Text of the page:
I am always learning about green roofs and always finding new things. It is now over 13 years since I first got involved in green roofs whilst working in Deptford. The first real roof I had any involvement with was the Laban Dance Centre. This roof was installed in 2000. It is ten years old. And I have been visiting the roof nearly every two weeks since. It is like my personal garden. Though you wouldn’t call this rubble green roof a garden.We have recorded over 90 species of plants on the roof. Most have either been seeded by myself and Dr. Kadas from locally collected seeds or have blown in with the wind. We have also planted a few bulbs. But even now something turns up completely unexpected and I just wonder firstly how it got there and what it is? Cowslips started growing last year and are spreading. I really thought the roof would be too harsh for such a meadow plant. And today as I was passing I nearly though better of paying a visit. It is afterall mid November. The roof would be dormant surely? Just a vernal green and brown. But I did climb the ladder to have a look. And I am glad I did. for there tucked in the far SE corner was a bumch of orange delights.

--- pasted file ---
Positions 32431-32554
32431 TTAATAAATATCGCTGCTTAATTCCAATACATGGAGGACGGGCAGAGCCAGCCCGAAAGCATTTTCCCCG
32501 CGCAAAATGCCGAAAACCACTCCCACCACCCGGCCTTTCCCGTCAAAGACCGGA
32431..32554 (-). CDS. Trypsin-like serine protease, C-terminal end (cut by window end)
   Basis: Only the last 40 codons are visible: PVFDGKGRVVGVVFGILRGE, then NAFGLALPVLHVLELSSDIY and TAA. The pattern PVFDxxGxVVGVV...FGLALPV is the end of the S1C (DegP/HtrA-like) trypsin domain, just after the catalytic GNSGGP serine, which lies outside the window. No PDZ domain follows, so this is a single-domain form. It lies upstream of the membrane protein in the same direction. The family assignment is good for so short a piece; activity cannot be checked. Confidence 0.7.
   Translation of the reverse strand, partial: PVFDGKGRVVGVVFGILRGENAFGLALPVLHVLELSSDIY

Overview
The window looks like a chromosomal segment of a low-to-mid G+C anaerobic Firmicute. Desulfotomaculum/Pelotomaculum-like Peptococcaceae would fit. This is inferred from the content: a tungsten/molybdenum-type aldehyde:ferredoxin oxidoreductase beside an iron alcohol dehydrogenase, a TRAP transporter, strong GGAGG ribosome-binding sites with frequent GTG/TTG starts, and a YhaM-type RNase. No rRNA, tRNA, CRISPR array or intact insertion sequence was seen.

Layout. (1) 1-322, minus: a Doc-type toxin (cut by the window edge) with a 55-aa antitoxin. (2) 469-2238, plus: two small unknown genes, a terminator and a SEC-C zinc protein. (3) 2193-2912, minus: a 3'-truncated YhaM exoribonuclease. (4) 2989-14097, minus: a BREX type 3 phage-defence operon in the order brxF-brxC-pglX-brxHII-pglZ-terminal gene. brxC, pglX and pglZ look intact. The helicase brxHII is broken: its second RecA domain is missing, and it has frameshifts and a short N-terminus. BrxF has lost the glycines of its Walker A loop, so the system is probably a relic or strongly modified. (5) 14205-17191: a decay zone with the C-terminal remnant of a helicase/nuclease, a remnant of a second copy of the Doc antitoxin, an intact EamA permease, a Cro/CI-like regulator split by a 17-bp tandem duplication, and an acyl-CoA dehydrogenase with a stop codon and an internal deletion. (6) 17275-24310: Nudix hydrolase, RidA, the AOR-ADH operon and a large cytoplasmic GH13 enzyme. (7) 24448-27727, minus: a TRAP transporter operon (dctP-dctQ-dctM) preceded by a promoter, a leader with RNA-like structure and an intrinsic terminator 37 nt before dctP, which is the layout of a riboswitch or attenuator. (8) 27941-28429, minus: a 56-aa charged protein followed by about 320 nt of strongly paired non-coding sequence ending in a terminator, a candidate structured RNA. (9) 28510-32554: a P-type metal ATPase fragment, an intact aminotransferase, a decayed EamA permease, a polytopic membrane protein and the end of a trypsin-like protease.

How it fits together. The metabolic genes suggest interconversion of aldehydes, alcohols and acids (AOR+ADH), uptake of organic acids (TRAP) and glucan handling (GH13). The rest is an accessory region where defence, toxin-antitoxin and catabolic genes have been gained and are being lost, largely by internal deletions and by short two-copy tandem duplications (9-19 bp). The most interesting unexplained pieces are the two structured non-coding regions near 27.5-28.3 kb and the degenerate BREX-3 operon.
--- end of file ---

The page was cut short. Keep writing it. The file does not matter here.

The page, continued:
A summer colour in the late autumn light. I knew I had seen these plants before but certainly not on the Laban roof. What were they? As ever a quick iphone foto and an email and pingingback to me from Gary Grant ( @ecoschemes ) was the answer. First thoughts were Field Marigold but finally we concluded it to be the old English Cottage garden marigold – Pot Marigold (Calendula officinalis).
This sort of accidental encounter brings out the child in me. The excitement and the wonderment of how nature always surprises me, especially when it comes to green roofs.
I remember where I seen them before. Back in November a couple of years ago. John Little and I had had an email from somebody in south Lewisham who had a small green roof on a ‘granny’ flat. the green roofs had been installed in the late seventies!!! Tiny roofs. When we went to visit they were covered in Marigolds.
But how did the Laban marigolds get there? Who knows but they certainly added a Wow to my day.